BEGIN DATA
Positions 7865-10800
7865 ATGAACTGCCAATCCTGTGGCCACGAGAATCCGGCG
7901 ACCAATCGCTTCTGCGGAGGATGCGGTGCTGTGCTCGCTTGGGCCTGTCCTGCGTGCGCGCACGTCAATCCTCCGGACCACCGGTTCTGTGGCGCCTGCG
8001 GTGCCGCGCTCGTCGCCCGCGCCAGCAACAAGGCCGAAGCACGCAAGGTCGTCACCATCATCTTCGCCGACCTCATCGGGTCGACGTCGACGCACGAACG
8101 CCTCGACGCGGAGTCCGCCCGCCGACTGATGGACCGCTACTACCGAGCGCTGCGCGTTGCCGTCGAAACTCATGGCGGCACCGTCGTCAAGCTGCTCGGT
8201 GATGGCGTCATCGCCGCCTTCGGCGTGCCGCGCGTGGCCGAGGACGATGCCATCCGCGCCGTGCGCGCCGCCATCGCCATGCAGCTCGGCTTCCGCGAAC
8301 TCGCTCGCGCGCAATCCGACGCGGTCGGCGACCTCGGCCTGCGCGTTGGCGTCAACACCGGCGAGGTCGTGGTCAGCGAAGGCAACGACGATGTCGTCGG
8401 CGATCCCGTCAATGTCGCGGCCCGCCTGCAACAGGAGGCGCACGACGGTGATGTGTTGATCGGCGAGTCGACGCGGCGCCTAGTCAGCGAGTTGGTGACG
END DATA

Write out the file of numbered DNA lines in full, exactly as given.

Positions 7865-10800
7865 ATGAACTGCCAATCCTGTGGCCACGAGAATCCGGCG
7901 ACCAATCGCTTCTGCGGAGGATGCGGTGCTGTGCTCGCTTGGGCCTGTCCTGCGTGCGCGCACGTCAATCCTCCGGACCACCGGTTCTGTGGCGCCTGCG
8001 GTGCCGCGCTCGTCGCCCGCGCCAGCAACAAGGCCGAAGCACGCAAGGTCGTCACCATCATCTTCGCCGACCTCATCGGGTCGACGTCGACGCACGAACG
8101 CCTCGACGCGGAGTCCGCCCGCCGACTGATGGACCGCTACTACCGAGCGCTGCGCGTTGCCGTCGAAACTCATGGCGGCACCGTCGTCAAGCTGCTCGGT
8201 GATGGCGTCATCGCCGCCTTCGGCGTGCCGCGCGTGGCCGAGGACGATGCCATCCGCGCCGTGCGCGCCGCCATCGCCATGCAGCTCGGCTTCCGCGAAC
8301 TCGCTCGCGCGCAATCCGACGCGGTCGGCGACCTCGGCCTGCGCGTTGGCGTCAACACCGGCGAGGTCGTGGTCAGCGAAGGCAACGACGATGTCGTCGG
8401 CGATCCCGTCAATGTCGCGGCCCGCCTGCAACAGGAGGCGCACGACGGTGATGTGTTGATCGGCGAGTCGACGCGGCGCCTAGTCAGCGAGTTGGTGACG